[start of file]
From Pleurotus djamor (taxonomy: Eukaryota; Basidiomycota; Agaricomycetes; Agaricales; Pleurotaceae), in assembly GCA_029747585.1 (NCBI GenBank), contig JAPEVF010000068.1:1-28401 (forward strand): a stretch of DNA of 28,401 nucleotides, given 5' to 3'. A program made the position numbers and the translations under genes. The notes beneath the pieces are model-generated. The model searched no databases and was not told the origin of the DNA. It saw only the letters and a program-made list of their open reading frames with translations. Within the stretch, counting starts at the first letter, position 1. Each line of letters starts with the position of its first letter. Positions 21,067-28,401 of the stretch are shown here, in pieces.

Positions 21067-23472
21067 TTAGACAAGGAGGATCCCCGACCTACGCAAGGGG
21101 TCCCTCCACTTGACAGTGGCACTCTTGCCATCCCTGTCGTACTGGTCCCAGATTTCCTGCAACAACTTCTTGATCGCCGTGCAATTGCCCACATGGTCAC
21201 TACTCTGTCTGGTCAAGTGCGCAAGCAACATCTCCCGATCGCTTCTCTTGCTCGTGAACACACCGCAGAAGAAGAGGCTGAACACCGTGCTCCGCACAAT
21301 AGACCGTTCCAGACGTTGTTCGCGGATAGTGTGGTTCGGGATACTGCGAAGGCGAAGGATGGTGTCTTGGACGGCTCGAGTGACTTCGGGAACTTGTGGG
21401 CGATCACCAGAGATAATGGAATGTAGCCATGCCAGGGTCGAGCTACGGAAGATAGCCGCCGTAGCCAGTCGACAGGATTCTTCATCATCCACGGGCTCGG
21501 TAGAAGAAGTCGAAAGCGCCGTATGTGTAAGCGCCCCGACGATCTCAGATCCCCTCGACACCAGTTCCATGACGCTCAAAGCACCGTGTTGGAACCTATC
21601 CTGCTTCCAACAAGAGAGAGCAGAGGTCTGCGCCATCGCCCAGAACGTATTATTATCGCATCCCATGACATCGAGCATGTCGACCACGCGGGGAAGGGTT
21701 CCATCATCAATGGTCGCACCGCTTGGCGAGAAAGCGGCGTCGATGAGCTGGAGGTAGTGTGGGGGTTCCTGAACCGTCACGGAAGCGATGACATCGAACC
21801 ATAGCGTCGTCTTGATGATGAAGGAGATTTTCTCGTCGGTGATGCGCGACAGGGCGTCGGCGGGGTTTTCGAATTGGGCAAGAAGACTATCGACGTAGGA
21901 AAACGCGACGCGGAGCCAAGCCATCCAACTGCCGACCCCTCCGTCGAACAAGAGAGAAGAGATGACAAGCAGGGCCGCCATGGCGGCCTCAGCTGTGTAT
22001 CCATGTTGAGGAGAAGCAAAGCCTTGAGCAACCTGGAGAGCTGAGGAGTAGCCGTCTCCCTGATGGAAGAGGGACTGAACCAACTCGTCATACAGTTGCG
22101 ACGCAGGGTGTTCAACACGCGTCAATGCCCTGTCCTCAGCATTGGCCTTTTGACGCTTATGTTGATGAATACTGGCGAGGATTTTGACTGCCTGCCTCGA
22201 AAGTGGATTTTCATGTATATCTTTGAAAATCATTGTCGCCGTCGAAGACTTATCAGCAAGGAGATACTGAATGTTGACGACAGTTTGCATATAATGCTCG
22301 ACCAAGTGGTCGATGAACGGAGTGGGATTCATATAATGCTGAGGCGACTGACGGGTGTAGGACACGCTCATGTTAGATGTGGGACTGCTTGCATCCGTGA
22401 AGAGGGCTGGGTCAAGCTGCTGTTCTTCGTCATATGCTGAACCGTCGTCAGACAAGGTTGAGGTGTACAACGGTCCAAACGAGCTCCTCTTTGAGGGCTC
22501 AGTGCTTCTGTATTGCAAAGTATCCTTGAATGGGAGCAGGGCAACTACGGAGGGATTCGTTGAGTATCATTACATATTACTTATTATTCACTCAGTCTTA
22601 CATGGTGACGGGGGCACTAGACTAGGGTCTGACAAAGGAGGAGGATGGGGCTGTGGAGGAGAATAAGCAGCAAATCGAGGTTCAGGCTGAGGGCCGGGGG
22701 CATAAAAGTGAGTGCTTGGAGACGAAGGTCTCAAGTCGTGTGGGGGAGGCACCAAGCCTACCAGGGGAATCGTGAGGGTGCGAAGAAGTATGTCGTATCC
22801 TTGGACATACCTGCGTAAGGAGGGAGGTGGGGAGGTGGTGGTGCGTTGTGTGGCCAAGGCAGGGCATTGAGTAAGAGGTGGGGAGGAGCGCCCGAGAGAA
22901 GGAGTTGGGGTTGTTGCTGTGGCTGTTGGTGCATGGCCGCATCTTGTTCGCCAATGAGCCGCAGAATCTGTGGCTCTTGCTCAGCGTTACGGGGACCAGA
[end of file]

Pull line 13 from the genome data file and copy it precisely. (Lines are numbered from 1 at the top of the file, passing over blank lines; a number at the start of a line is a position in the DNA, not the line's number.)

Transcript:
22001 CCATGTTGAGGAGAAGCAAAGCCTTGAGCAACCTGGAGAGCTGAGGAGTAGCCGTCTCCCTGATGGAAGAGGGACTGAACCAACTCGTCATACAGTTGCG